Yes, there is a back-lash to executive compensation: some of it merited, some of it uninformed, some of it part of the scapegoating mechanism invoked in any crisis.

Yes, CEOs have it tough. But you know who also have it tough? Nurses. Doctors. We aught to include the compensation for nurses in your argument as well: you can have the best CEO in the world running a hospital, but it’s for naught if the nursing staff isn’t compensated well. If I were the CEO of a hospital and my nurses weren’t compensated well, I wouldn’t be asking for a raise for myself until they and other staff received the compensation, resources, support and respect they deserve.

I also think that too often “qualified CEO” means high-paid CEO. Over the last 20-30 years, many companies entered a mad race for the “best and brightest” and so they settled on compensation as the way to attract that talent. But there’s always diminishing marginal returns: a CEO who was paid $250,000 per year yesterday isn’t going to perform twice as good if his salary goes up to $500,000. Boards of Directors need to get away from that way of thinking and get more creative. After all, they’re beholden to shareholders and its their right and duty to make their companies places executives would love to lead.

Yes, compensation is important. But so is knowing that the work that’s done is meaningful and something worth pursuing in its own right. If it isn’t, then what you are left with aren’t talented executive leaders. Instead, you’re left with overpaid, mediocre and unpassionate MBA grads.

It’s unfortunate that we permitted executives in the financial sector to abandon the backbone of capitalism (investing in the long-term) for the belly of insatiety (short-term gain). And now CEOs in all other sectors will feel heat from the public.

True executives lead. They invest in trust, they sell hope and they share the wealth accrued by the communities they lead. The more CEOs do that, the more likely the public will once again entrust them to execute the noblest tasks of capitalism. When that happens, the compensation will be a pleasant side-effect.

Until then, CEOs will have to do what the rest of us must now do: work harder, be more creative than ever before, exercise financial discipline and aim to be remarkable for remarkability’s sake.

// ShareThis

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Health Care Privacy: Is It Worth Fighting For?

Is the right to Privacy the right war in the 21st Century or is it Dignity? It’s hard to abandon the ideas we grew up with. It’s harder still to deal with those ideas when they turn on you. You and I grew up in a culture that has highly valued privacy. It certainly is an important value. But the web is changing our ability to maintain privacy. In health care, it will become increasingly expensive to maintain patient privacy. Our policies on health care (eg. HIPAA) can actually hinder our right to privacy and undermine progressive efforts to improve health care.

So: is our right to health care worth fighting for? At what point do we decide that other rights may be more important to defend?

I’m not suggesting that we devalue our privacy. In light of the direction we are headed with exponential technological changes, we will need a re-think of which of our values are worth fighting for. I think the right to Dignity is a fight worth fighting for, perhaps even more important in this century than Privacy.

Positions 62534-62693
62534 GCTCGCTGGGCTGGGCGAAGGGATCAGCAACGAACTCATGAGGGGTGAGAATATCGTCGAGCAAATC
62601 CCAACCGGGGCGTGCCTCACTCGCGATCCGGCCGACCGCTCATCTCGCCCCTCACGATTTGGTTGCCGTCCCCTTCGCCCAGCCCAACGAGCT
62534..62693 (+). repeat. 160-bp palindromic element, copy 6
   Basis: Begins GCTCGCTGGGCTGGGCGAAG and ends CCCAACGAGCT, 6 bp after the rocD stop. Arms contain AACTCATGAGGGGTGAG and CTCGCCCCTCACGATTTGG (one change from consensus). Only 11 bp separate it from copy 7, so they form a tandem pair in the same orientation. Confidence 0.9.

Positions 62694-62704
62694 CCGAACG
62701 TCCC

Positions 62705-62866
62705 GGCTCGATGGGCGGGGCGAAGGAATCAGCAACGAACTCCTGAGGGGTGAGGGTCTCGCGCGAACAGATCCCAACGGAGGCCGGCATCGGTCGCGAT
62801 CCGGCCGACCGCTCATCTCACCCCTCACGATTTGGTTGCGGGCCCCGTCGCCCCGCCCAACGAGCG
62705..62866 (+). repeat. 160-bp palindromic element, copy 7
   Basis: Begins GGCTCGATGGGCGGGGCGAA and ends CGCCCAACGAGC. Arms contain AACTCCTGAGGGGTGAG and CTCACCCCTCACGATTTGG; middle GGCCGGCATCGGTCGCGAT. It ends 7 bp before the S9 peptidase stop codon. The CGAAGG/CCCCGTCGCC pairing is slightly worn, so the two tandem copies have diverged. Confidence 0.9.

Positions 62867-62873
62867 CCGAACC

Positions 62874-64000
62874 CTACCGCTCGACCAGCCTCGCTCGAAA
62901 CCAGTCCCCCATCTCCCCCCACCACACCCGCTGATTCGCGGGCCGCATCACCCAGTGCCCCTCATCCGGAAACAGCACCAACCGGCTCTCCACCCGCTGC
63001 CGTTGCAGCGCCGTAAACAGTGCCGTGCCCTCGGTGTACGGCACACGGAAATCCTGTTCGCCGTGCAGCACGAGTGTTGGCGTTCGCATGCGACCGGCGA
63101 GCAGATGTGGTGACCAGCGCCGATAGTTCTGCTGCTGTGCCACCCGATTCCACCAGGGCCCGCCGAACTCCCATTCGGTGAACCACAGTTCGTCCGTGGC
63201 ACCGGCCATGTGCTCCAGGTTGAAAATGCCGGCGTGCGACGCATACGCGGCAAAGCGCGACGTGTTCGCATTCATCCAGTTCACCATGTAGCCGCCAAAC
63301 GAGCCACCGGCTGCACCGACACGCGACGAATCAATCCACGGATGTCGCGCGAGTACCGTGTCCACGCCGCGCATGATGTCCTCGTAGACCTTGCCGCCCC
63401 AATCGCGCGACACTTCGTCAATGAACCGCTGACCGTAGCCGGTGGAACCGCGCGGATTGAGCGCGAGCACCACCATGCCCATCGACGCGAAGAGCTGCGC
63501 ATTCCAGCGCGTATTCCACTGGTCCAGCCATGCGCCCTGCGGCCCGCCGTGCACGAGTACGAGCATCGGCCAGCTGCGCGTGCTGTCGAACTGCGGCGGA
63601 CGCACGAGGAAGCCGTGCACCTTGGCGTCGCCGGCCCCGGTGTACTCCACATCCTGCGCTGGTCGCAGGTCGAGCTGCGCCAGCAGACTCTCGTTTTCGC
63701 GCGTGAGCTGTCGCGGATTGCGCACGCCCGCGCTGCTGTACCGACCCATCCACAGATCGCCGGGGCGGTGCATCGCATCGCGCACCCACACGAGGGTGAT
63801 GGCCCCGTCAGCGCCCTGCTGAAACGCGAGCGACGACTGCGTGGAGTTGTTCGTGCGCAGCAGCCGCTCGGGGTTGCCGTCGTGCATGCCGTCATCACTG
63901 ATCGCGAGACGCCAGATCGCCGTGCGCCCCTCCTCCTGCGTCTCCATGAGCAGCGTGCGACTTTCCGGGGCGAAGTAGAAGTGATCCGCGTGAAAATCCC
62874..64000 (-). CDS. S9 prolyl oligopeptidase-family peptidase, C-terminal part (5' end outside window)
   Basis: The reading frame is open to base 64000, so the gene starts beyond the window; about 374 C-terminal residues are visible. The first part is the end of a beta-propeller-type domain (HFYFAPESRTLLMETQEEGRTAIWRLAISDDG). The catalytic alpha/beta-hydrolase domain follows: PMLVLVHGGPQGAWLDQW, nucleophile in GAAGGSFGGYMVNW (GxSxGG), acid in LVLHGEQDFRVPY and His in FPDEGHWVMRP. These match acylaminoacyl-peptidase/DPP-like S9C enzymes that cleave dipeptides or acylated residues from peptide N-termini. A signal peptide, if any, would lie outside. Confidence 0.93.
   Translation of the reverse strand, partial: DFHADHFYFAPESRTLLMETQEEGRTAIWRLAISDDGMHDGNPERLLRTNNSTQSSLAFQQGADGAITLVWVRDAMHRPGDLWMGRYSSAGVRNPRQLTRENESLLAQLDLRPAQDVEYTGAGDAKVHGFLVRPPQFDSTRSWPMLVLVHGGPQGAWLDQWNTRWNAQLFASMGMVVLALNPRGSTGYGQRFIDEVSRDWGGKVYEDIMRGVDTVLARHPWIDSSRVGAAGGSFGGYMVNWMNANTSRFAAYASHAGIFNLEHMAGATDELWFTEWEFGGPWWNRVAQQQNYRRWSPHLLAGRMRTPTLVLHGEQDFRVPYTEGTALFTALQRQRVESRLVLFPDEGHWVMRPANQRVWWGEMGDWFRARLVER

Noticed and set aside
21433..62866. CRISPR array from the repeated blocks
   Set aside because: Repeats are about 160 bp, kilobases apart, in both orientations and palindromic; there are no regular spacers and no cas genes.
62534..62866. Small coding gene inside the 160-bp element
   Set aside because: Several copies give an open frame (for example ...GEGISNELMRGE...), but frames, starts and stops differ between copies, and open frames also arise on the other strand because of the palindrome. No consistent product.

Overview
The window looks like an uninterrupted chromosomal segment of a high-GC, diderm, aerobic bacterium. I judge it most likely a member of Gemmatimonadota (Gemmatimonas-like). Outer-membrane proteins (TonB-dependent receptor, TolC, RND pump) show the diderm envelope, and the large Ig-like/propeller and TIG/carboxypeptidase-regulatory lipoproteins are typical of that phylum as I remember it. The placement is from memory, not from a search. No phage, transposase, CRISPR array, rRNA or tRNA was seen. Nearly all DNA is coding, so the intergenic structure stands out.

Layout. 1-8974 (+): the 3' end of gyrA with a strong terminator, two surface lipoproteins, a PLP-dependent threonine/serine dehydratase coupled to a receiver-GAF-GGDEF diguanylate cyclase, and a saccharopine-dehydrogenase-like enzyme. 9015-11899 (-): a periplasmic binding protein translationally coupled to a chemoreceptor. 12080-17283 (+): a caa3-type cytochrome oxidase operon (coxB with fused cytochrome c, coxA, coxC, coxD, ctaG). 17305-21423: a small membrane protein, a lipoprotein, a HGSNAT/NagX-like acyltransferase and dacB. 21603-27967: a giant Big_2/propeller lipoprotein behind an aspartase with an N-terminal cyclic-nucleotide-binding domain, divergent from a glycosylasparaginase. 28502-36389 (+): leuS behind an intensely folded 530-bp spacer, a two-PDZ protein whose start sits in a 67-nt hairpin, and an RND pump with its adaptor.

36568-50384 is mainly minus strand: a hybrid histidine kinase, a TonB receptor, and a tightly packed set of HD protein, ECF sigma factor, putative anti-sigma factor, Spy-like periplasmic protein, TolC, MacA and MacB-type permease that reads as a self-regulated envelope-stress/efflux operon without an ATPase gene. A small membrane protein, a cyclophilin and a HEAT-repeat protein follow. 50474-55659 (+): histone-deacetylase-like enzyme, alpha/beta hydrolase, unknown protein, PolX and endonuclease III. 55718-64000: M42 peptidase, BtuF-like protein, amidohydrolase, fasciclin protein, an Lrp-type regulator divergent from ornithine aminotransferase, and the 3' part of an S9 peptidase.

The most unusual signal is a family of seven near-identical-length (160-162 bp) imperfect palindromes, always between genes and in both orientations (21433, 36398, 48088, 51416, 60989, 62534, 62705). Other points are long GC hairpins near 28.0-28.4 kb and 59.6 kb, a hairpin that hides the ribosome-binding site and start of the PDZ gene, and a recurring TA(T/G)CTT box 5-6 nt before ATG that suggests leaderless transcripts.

What do you think? Is our focus on privacy the wrong focus? Is it time that we challenged our assumptions and values about privacy? Exercise your right to speak.

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2.0 Is the Wrong Number in Healthcare 2.0

A patient having his blood pressure taken by a...
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Is healthcare important. Is it one of the most critical industries? If it is, why is it so behind the project referred to as ‘Web 2.0’? Why should healthcare be so exceptional an industry as to be stuck in another century?

I think we’ll have to abandon the numeric system when referring to new versions of the Web, especially when formulating applications within the healthcare industry. There’s really no ‘Healthcare 1.0’ (whatever it was, it was a dissappointment). So why bother with a 2.0? Why not just settle with Healthcare?

The goal of healthcare is healthcare, not social media. The current system in the United States is so horribly deranged that we we need enormous investments to heal it. Internet technologies and social networking applications for patients and professinals certainly will help in the area of management. But it won’t travel too far in revamping infrastructure.

I’d love to see more healthcare facilities provide more intelligent and usable online interfaces with their communities. Right now, that’s the kind of servicing Web 2.0 can offer, such as:

  • A process for updating the community (via blogs)
  • A process for giving voice to the community
  • Updated information on patient care (e.g. online discharge instructions)
  • A portal for building support groups for patients and family members

The list can go on. HIPAA certainly gets in the way and will need to be repealed or revamped in a more intelligent way. Dignity shouldn’t be a pretext for industrial secrecy. Web 2.0 won’t change that. Good old fashioned political rage can.

Web 2.0 won’t get to healthcare. A whole new iteration needs to be integrated. Unfortunately, Healthcare 1.0 is going to be here for longer than it should. Sadly, we might even see Healthcare 0.5 coming our way. Or -2.0 if we keep screwing things up.

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Healthcare Is America’s Achilles Heal

Is the bailout crisis bad? Yes. Will our economy get worse. Yes. Will it get better? Yes. When and how is hard to say. For all of the panic over the bailout crisis, nothing could sink our economy more than healthcare. Healthcare is our Achilles Heal.